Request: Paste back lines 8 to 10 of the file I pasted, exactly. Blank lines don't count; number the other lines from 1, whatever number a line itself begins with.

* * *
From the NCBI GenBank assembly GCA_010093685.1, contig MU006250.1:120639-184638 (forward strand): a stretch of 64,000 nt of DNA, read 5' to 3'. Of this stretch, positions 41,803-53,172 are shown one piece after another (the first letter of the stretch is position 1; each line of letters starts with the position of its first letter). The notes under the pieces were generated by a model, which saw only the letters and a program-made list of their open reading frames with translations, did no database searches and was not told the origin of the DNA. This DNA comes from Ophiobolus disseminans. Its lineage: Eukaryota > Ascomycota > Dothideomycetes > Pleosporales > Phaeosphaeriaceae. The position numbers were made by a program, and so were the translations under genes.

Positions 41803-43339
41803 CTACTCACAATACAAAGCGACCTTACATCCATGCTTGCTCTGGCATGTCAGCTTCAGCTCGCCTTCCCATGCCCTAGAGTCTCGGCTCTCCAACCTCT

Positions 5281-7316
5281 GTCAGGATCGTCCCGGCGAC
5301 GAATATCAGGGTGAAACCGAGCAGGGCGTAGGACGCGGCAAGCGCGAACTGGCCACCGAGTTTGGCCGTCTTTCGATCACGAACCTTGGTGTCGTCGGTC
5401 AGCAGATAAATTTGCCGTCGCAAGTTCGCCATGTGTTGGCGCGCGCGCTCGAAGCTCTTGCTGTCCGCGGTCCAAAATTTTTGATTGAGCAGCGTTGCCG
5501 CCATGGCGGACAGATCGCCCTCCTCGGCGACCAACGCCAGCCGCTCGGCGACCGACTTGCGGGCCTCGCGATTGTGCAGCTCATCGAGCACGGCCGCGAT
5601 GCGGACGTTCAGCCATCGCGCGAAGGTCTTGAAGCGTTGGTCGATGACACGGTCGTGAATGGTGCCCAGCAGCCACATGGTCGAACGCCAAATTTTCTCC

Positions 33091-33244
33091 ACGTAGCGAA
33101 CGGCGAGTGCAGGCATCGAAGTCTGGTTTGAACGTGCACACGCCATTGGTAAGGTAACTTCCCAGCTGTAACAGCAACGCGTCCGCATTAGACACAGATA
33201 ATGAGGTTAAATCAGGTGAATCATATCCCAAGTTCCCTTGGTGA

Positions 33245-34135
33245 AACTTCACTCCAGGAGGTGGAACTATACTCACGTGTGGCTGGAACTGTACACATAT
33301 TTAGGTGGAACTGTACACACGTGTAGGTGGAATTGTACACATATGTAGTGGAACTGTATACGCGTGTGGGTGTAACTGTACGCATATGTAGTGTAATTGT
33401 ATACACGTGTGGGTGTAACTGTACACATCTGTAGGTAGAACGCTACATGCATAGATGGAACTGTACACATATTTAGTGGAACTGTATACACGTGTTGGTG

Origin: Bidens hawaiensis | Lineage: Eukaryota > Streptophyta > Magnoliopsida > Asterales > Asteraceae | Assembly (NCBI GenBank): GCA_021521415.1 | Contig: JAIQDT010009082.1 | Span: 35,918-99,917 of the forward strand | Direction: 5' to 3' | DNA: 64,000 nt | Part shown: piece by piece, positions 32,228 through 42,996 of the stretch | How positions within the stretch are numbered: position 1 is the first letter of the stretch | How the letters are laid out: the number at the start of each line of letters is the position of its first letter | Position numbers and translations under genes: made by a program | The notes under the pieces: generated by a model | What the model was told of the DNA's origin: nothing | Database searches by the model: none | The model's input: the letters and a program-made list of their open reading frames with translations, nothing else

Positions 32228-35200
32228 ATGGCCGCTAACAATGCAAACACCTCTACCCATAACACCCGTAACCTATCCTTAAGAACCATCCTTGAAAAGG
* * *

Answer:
5501 CCATGGCGGACAGATCGCCCTCCTCGGCGACCAACGCCAGCCGCTCGGCGACCGACTTGCGGGCCTCGCGATTGTGCAGCTCATCGAGCACGGCCGCGAT
5601 GCGGACGTTCAGCCATCGCGCGAAGGTCTTGAAGCGTTGGTCGATGACACGGTCGTGAATGGTGCCCAGCAGCCACATGGTCGAACGCCAAATTTTCTCC

Positions 33091-33244